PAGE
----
National Institute of Health (NIH)
Institute
National Institute of Diabetes and Digestive and Kidney Diseases (NIDDK)
Type
Research Project (R01)
Project #
5R01DK076652-04
Application #
7746453
Study Section
Gastrointestinal Cell and Molecular Biology Study Section (GCMB)
Program Officer
May, Michael K
Project Start
2007-01-01
Project End
2011-12-31
Budget Start
2010-01-01
Budget End
2010-12-31
Support Year
4
Fiscal Year
2010
Total Cost
$302,266
Indirect Cost
Name
University of Miami School of Medicine
Department
Anatomy/Cell Biology
Type
Schools of Medicine
DUNS #
052780918
City
Coral Gables
State
FL
Country
United States
Zip Code
33146
Forteza, Radia; Figueroa, Yolanda; Mashukova, Anastasia et al. (2016) Conditional knockout of polarity complex (atypical) PKC? reveals an anti-inflammatory function mediated by NF-?B. Mol Biol Cell 27:2186-97
Salas, Pedro J; Forteza, Radia; Mashukova, Anastasia (2016) Multiple roles for keratin intermediate filaments in the regulation of epithelial barrier function and apico-basal polarity. Tissue Barriers 4:e1178368
Mashukova, Anastasia; Forteza, Radia; Salas, Pedro J (2016) Functional Analysis of Keratin-Associated Proteins in Intestinal Epithelia: Heat-Shock Protein Chaperoning and Kinase Rescue. Methods Enzymol 569:139-54
Hyun, Jinhee; Romero, Laura; Riveron, Reldy et al. (2015) Human intestinal epithelial cells express interleukin-10 through Toll-like receptor 4-mediated epithelial-macrophage crosstalk. J Innate Immun 7:87-101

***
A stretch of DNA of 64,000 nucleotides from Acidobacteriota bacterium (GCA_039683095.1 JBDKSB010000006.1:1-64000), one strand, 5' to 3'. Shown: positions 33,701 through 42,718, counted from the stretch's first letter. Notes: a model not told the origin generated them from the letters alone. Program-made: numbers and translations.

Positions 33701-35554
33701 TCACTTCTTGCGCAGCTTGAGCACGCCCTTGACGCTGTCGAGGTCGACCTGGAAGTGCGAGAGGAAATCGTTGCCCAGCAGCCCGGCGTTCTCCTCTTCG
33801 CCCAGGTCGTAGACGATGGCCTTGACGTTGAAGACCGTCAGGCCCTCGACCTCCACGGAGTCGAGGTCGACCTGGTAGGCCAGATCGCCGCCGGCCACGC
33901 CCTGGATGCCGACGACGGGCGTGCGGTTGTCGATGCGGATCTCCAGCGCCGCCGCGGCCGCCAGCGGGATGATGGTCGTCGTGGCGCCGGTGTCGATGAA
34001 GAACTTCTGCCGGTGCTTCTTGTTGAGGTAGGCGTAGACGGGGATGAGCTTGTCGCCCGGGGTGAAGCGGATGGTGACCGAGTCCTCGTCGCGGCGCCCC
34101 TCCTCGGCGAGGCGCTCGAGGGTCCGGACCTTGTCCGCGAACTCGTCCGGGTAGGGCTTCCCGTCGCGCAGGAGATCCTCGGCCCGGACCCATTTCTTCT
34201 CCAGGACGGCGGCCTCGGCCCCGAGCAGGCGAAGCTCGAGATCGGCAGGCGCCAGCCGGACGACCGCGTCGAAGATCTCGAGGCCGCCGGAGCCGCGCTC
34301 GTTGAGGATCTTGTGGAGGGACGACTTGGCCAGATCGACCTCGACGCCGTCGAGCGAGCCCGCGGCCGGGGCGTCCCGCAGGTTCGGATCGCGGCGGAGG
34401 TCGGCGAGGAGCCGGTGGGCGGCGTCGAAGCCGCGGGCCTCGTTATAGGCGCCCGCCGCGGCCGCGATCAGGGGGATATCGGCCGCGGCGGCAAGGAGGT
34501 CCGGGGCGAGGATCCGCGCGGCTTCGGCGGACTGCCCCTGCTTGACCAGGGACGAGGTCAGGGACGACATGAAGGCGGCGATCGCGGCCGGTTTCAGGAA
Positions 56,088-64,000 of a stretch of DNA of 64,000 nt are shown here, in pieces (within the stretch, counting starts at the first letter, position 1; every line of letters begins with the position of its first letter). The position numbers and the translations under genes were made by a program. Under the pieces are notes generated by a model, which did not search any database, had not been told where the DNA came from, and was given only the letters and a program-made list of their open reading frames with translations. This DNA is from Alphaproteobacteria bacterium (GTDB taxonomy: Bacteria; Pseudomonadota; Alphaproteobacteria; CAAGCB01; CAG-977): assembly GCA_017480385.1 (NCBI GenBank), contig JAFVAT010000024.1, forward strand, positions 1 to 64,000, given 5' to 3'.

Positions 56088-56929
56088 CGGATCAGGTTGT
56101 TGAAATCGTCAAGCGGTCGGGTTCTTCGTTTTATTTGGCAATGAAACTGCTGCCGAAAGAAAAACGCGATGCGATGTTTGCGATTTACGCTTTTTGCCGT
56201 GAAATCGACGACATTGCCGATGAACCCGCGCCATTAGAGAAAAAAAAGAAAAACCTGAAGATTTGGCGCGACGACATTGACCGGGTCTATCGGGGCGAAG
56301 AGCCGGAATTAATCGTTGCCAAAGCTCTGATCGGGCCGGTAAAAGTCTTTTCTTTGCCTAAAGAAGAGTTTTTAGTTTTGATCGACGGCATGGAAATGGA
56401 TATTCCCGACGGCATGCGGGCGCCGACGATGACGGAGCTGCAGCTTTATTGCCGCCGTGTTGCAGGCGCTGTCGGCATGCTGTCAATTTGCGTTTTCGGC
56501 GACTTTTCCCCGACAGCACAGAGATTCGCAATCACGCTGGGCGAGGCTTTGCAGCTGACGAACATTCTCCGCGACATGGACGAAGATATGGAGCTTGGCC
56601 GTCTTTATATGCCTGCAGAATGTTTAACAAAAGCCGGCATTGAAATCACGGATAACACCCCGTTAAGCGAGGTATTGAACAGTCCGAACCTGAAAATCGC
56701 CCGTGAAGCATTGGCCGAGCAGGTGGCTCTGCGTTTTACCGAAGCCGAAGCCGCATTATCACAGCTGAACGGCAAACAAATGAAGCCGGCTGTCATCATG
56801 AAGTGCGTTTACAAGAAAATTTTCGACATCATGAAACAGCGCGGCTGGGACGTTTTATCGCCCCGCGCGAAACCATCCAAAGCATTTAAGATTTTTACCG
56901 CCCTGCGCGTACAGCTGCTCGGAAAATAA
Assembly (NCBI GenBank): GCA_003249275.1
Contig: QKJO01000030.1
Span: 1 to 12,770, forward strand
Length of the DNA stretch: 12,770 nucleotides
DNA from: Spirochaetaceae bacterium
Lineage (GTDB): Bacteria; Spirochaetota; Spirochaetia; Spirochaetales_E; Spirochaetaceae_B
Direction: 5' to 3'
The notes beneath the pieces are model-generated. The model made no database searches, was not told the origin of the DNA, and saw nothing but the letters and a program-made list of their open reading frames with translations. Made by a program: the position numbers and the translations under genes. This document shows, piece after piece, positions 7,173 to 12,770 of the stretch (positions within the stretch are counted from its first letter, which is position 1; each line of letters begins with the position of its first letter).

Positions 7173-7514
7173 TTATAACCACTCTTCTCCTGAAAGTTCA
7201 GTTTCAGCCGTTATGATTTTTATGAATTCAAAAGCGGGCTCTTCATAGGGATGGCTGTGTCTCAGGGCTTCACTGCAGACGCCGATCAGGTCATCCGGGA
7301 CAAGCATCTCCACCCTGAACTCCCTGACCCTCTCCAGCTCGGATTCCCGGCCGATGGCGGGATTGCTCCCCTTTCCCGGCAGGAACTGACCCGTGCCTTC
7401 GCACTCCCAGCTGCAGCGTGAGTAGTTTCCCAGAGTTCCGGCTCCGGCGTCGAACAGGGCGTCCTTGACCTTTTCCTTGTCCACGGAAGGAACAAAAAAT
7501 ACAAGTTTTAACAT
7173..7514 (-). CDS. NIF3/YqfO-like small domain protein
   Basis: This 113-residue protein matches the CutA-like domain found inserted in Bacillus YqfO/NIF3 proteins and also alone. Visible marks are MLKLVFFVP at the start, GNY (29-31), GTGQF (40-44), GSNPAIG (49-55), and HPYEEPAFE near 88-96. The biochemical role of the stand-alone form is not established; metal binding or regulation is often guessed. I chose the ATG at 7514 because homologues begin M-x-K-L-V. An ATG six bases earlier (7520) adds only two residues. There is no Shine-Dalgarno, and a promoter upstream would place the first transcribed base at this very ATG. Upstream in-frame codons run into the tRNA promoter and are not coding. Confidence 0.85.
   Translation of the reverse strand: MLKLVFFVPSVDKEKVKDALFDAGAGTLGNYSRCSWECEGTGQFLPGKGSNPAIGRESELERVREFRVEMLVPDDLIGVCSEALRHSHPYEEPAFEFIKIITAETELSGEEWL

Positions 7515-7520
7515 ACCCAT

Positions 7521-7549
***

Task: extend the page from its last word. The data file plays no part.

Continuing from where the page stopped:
Mashukova, Anastasia; Kozhekbaeva, Zhanna; Forteza, Radia et al. (2014) The BAG-1 isoform BAG-1M regulates keratin-associated Hsp70 chaperoning of aPKC in intestinal cells during activation of inflammatory signaling. J Cell Sci 127:3568-77
Kravtsov, Dmitri; Mashukova, Anastasia; Forteza, Radia et al. (2014) Myosin 5b loss of function leads to defects in polarized signaling: implication for microvillus inclusion disease pathogenesis and treatment. Am J Physiol Gastrointest Liver Physiol 307:G992-G1001
Forteza, Radia; Wald, Flavia A; Mashukova, Anastasia et al. (2013) Par-complex aPKC and Par3 cross-talk with innate immunity NF-?B pathway in epithelial cells. Biol Open 2:1264-9
Mashukova, Anastasia; Forteza, Radia; Wald, Flavia A et al. (2012) PDK1 in apical signaling endosomes participates in the rescue of the polarity complex atypical PKC by intermediate filaments in intestinal epithelia. Mol Biol Cell 23:1664-74
Mashukova, Anastasia; Wald, Flavia A; Salas, Pedro J (2011) Tumor necrosis factor alpha and inflammation disrupt the polarity complex in intestinal epithelial cells by a posttranslational mechanism. Mol Cell Biol 31:756-65
Wald, Flavia A; Forteza, Radia; Diwadkar-Watkins, Runa et al. (2011) Aberrant expression of the polarity complex atypical PKC and non-muscle myosin IIA in active and inactive inflammatory bowel disease. Virchows Arch 459:331-8